See You at the Toxteth: The best of Cliff Hardy and Corris on crime
Allen & Unwin, $29.99 pb, 334 pp, 9781760875633
The Red Hand: Stories, reflections and the last appearance of Jack Irish
by Peter Temple
Text Publishing, $32.99 pb, 387 pp, 9781922268273
Two of the greatest Australian crime writers died within six months of each other in 2018. Peter Temple authored nine novels, four of which featured roustabout Melbourne private detective Jack Irish, and one of which, Truth, won the Miles Franklin Literary Award in 2010. Temple died on 8 March 2018, aged seventy-one. Peter Corris was more prolific, writing a staggering eighty-eight books across his career, including historical fiction, biography, sport, and Pacific history. Forty-two of those highlighted the travails of punchy Sydney P.I. Cliff Hardy. Corris died on 30 August 2018, seventy-six and virtually blind.
That their respective publishers have issued nearly simultaneous compendiums that contain previously unpublished fiction, reviews, essays, and columns seems a fitting tribute to the contributions both men made to their houses. It is also a boon for readers. Fans will lap up Corris’s ‘An ABC of Crime Writing’ manual and Temple’s 100-page unfinished Jack Irish novel. Those unfamiliar with the work of either author are provided with enjoyable springboards into their messy, hardboiled, accomplished worlds.
Let’s start with Corris. What a writer he was. In the introduction, his widow, Jean Bedford, claims that Corris rarely plotted his stories: they simply flowed. Dip into any of the twelve Cliff Hardy short stories that follow and you will find this hard to believe. The first, ‘Man’s Best Friend’ was written in 1984, while the last, ‘Break Point’ appeared in 2007. The consistency of tone is remarkable, as is the sense of a man ageing yet keeping up with the changing times. Mobile phones and the internet appear as the detective’s craft evolves, while Hardy learns to employ his experienced brain rather than resort to fisticuffs in problem solving.
His late-in-life columns for the Newtown Review of Books, some of which are collected here, candidly reveal the author’s disappointments. Lee Child’s later work and the fact none of Corris’s stories ever made it to the screen are notable bugbears.Collections of short stories can often be jarring, as the reader reinvests in new scenarios and characters every twenty pages, but this pitfall is avoided here. The effect is akin to following a detective over the course of a few months’ worth of cases, even though decades have passed. Corris never flagged in his enthusiasm for Hardy’s melancholic life of small-time corruption and local hoodlums, of Glebe’s descent into gentrification. Ironically, the early stories are reminiscent of Mickey Spillane’s violent Mike Hammer series, which Corris later professes to dislike, saying they have a, ‘mindless, fascist character’. Once the guns and knockout punches are set aside, Corris moves more towards Dashiell Hammett, a register he satisfyingly settled on throughout the Hardy novels.
Corris mentions our other featured author in passing, under ‘G is for gambling’ in his A-Z. ‘Gambling has not featured much … in crime fiction, though it crops up in Dick Francis’s racing novels (see H for horses), and Peter Temple’s character Jack Irish (Bad Debts, 1996, and following) is a punter and variously involved in the world of racing.’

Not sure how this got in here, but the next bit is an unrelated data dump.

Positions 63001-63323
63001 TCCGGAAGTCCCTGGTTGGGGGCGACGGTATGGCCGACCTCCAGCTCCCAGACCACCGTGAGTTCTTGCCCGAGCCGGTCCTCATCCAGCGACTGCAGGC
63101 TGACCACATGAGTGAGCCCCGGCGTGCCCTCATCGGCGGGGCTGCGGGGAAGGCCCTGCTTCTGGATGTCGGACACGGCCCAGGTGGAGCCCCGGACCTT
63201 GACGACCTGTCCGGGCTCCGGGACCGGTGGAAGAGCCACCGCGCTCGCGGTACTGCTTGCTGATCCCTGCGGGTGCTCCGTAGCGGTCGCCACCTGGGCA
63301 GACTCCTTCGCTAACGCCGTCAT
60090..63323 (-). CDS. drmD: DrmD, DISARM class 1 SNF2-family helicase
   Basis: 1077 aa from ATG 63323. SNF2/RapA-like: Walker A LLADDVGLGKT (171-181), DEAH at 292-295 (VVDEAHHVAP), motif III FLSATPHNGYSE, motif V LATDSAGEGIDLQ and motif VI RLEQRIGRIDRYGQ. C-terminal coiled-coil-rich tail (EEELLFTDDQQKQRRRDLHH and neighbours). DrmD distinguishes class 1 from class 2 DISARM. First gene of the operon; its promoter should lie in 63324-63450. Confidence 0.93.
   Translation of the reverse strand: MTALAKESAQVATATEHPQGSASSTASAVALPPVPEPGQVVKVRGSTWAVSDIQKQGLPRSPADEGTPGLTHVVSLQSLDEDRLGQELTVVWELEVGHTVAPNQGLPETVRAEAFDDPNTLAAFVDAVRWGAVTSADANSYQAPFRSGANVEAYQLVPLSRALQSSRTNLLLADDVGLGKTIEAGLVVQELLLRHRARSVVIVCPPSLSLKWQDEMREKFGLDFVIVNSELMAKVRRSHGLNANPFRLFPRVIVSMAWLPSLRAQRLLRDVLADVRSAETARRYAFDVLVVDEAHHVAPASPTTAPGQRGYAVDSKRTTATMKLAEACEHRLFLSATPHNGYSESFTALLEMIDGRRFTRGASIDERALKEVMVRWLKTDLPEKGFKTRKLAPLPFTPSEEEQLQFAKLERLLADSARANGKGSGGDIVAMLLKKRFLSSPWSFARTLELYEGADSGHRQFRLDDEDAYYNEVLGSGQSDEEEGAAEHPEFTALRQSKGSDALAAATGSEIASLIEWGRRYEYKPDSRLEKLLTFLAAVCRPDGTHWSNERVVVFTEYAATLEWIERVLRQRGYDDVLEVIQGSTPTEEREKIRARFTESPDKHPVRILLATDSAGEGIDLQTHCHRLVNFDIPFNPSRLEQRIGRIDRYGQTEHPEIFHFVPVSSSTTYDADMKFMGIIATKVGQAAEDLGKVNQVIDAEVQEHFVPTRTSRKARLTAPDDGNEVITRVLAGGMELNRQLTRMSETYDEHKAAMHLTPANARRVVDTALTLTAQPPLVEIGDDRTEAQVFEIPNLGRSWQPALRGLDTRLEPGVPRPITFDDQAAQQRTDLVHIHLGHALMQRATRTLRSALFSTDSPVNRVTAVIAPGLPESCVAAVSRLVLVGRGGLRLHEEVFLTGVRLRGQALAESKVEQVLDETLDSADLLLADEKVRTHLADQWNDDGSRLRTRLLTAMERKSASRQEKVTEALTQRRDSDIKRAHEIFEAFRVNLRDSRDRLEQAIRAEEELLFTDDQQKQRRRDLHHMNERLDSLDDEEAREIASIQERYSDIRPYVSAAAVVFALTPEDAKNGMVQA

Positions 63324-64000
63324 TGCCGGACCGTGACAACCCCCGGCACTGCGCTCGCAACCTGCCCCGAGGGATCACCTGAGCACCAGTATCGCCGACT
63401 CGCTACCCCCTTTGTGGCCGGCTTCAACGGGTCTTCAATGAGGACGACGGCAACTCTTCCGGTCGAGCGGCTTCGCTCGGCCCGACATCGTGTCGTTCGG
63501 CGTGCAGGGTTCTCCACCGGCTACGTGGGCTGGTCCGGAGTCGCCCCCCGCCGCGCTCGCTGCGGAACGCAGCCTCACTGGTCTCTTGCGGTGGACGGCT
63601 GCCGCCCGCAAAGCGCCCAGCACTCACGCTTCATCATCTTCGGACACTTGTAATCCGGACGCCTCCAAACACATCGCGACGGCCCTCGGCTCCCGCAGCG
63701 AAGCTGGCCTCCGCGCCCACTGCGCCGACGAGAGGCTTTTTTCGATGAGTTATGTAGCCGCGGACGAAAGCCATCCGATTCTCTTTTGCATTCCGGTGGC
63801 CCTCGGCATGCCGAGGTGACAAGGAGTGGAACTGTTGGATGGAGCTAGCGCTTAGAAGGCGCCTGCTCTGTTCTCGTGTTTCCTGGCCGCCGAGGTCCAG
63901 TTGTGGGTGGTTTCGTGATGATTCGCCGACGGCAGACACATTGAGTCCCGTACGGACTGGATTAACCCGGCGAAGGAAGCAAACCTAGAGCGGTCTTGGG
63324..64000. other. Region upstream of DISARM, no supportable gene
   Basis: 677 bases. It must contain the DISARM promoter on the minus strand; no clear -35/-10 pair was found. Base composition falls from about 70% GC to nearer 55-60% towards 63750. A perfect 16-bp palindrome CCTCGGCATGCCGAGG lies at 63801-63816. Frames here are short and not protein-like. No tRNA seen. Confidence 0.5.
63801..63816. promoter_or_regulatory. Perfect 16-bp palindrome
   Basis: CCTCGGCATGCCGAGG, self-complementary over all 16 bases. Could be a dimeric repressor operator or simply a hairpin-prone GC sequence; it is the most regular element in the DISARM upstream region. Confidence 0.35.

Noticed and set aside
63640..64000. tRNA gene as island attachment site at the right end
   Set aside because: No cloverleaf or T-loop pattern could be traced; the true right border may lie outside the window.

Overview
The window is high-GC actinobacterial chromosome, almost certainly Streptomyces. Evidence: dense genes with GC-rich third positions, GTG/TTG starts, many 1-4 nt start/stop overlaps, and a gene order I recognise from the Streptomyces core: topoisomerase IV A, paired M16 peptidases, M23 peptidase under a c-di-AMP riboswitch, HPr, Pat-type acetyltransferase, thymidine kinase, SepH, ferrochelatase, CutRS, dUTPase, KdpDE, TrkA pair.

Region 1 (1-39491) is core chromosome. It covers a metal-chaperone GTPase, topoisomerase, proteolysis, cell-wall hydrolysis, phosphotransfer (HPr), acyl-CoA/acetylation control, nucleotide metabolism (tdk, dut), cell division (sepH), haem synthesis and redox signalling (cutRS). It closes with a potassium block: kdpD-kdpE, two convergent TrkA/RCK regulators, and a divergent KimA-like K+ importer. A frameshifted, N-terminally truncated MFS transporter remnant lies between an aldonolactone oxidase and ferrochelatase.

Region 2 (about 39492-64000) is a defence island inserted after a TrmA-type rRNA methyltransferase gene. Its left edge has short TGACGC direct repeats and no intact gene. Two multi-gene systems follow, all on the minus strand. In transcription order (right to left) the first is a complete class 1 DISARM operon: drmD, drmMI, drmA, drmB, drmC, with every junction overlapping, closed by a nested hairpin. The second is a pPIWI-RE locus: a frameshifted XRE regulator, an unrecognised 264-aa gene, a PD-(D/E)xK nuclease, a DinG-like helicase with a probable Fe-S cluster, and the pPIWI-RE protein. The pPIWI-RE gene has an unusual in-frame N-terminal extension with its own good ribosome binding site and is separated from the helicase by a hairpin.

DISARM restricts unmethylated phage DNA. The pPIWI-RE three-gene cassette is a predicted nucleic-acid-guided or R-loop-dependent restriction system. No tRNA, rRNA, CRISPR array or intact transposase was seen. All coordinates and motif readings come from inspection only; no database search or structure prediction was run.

Indeed, he is. The cover photograph of The Red Hand shows Temple scrutinising the form guide. Inside, we are presented with a number of also-rans, including Temple’s screenplay for Valentine’s Day, a football comedy that was screened on the ABC in 2008. That, and many of his ‘reflections, reviews and essays’, are arguably of limited interest and only for completists, although he does deliver a refreshing brand of dismissive sarcasm in excoriations of John le Carré and Kathy Reichs. ‘Absolute Friends joins the list of recent le Carré novels that resemble Zeppelins: huge things that take forever to inflate, float around for a bit, then expire in flames.’ Then, on Reichs’s Grave Secrets: ‘And it is a fact that many writers peak early and then trundle downhill with the sound this book makes: the hollow noise of empty garbage bins being dragged back to base.’
Only six short stories are offered, with length seeming to equate to strength. ‘Missing Cuffney’ (2003) and ‘Cedric Abroad’ (2010), at twenty-two and forty pages respectively, permit Temple to flesh out scenarios and characters. It may sound counterintuitive given his preponderance for quickfire banter, but I always found his long-form work less indulgent. The world of his novels seems vast and densely populated. Every character is armed with a loaded retort. If at first he felt like an Australian Elmore Leonard, as his career progressed, he broke free of convention and became something all his own.
Lovers of Jack Irish will be thrilled and devastated to read 20,000 words of what publisher Michael Heyward dubs High Art. If the title is meant to be a nod to the crime writer who conquered the literary world, its significance is apt. The book, or what there is of it, is dazzling. Irish’s plethora of new simultaneous cases is instantly engaging, short-circuiting the brain as we scrabble to work out how they are all connected – a hobbled racehorse, the disappearance of an art assessor, a restaurant shake-down, and, through it all, the enigmatic Jack Irish, barely holding it together. It ends just when you’re completely hooked and the realisation hits: Peter Temple is gone; we will never know the answers.